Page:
On the Desktop

New KDE 2.0 screenshots. The KDE 2.0 screenshots page has been updated with a number of new images. Check it out for a view of what's coming.

See also: this review of the KDE 2.0 beta in LinuxPlanet. "Last week the KDE developers imposed a feature freeze for the 2.0 release, so for the first time we have a solid idea of what the new KDE will comprise. It will be great (it already is), so the complaints I raise here and there (or, more likely, here, and here, and here) are minor whines and quibbles, which isn't to say that the KDE developers are not cordially invited to follow my sage advice."

Qt 2.2.0 beta released. Trolltech has released the first beta of Qt 2.2.0. It has a number of new features, including the "QtDesigner" visual GUI design tool.

New GNOME Translation Project Website. The GNOME translation project now has a new web site. See this announcement for the details.

First GNOME Doc. Project status report. A GNOME Documentation Project status report has been posted; it's intended to be the first of a biweekly series. Among many other things, it covers the new GNOME FAQ by Telsa Gwynne.

Helix setup tools announced. Helix Code has released a set of "Setup Tools" which is, essentially, another graphical system administration tool. The three tools available now are all oriented toward networking administration, and are in a beta form.


Problem solving with Common Optimization INterface (IBM). IBM has announced an open-source project called COIN for working on optimization solutions. "Need to develop an online auction for combinations of goods? Devise a production schedule that minimizes overtime hours? Figure the shortest delivery route that serves all your customers? Or build a portfolio from your savings that maximizes the expected return? Then think operations research. Operations research is the field of mathematical optimization devoted to finding an optimal allocation of limited resources by choosing an alternative that maximizes payoff, or minimizes cost, from among those that satisfy the given constraints. " Thanks to Shailendra.

Web-site Development

Apache 2.0alpha5 released. The latest Apache 2.0 alpha has been released. " It is intended for developers and experienced Apache HTTPD administrators to play around with and work on. It is not a production release."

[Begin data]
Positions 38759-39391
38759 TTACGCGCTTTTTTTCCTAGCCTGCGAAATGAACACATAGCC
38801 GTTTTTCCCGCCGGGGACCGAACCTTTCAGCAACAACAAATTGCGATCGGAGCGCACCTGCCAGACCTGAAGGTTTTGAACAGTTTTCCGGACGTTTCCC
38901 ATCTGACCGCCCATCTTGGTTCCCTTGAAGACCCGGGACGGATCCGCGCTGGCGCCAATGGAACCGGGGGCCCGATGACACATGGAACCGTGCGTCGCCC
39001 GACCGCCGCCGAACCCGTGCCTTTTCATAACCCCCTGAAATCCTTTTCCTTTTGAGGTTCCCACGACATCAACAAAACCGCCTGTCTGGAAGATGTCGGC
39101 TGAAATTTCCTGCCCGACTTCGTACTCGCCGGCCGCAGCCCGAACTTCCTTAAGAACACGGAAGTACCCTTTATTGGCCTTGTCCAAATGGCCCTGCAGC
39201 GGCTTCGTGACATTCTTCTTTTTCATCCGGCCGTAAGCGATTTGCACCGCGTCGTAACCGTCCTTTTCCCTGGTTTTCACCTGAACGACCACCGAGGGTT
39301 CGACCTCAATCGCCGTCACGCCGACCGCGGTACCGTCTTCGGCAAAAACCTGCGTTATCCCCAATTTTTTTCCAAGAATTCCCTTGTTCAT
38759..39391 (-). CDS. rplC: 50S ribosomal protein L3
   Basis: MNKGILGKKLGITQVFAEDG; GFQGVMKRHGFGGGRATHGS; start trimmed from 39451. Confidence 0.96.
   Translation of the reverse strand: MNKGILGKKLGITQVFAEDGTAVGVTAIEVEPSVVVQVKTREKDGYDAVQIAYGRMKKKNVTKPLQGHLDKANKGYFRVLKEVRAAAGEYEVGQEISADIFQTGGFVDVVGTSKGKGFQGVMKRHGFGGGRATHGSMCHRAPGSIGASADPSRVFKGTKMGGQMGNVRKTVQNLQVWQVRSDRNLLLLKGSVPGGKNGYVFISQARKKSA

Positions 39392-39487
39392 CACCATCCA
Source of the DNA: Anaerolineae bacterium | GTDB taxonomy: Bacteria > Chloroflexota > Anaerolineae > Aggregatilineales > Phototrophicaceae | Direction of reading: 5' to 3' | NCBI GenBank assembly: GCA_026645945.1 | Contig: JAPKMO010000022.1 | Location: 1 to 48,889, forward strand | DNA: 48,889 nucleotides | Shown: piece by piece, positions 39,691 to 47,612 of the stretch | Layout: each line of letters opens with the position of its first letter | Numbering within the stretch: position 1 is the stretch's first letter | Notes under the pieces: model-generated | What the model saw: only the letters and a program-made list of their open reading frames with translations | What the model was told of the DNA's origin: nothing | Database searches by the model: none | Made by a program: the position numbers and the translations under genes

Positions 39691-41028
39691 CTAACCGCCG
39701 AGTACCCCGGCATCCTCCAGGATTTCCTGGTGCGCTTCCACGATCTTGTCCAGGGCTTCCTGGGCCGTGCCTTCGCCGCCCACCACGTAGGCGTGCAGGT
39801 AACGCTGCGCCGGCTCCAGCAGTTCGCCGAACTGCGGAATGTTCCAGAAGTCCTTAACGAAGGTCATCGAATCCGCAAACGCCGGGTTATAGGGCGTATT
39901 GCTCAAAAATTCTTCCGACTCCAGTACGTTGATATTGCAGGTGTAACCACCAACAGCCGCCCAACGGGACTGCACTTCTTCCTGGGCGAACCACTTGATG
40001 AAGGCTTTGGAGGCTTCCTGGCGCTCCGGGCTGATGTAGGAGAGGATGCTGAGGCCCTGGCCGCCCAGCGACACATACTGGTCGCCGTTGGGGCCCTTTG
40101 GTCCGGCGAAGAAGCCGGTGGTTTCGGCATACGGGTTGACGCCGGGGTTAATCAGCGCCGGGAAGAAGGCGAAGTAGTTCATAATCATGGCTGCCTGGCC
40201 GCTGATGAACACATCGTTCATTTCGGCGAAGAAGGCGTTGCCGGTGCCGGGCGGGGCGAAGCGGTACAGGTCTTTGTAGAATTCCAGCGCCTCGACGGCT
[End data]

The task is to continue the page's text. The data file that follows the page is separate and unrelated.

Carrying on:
Zope Weekly News for Aug 2, 2000. The August 2 edition of the Zope Weekly News is out. News includes preparation for Zope 2.2.1, and a preview of a new Zope book.

Section Editor: Forrest Cook

August 10, 2000

Project Links
High Availability

More Information



Development tools


POSIX threads explained (IBM). Daniel Robbins has written an article on using Posix threads. " If you've ever had to make massive modifications to one of your programs so that it supports IPC, you'll really appreciate the simple memory-sharing approach that threads provide. POSIX threads don't need to make expensive and complicated long-distance calls because all our threads happen to live in the same house."

Software Carpentry second round results. The second round results from the Software Carpentry Design Competition have been announced. There are winners in three categories who will now be funded to proceed with the implementation of their designs. See the announcement for details.


New versions of JDK available. Blackdown.org has announced several new stable and beta versions of JDK for the i386 and power pc platforms.

What are Enterprise JavaBeans components? (IBM). Ken Nordby from IBM has written part 3 of an article on deploying Enterprise JavaBeans components.


Cultured Perl: Writing Perl programs that speak English (IBM). Teodor Zlatanov has written an article on using Perl's Parse::RecDescent to make text based user interface code.

Perl conference papers available. The Perl presentation materials from the recent O'Reilly Open Source Software Convention have been made availble online.

New Perl mailing lists (Perl News). Perl News has announced that several new Perl 6 mailing lists have recently been created.


Python 1.6 beta 1 is out. Python.org has announced the availability of Python 1.6 beta 1. New features include full Unicode support and a new regular expression engine. Also see the announcement from Guido Van Rossum which discusses the new CNRI license that Python is released under.

Python-dev summary, July 16-31. The second Python-dev summary is out, covering the period from July 16-31. Check it out for the latest on the Python license situation, some proposed Python extensions, and more.

Python-URL for August 7. Dr. Dobb's Python-URL for August 7 has been posted; check it out for the latest in Python development activity.

Charming Python: My first Web-based filtering proxy (IBM). David Mertz has written an article describing Txt2Html, a public-domain Python based web filtering proxy. The article describes using Python for programming web server cgi-bin scripts.


Tcl-URL for August 6. Here is Dr. Dobb's Tcl-URL for August 6, with the latest from the Tcl/Tk development world.

Section Editor: Forrest Cook

Language Links
IBM Java Zone
Perl News
Daily Python-URL
Tcl Developer Xchange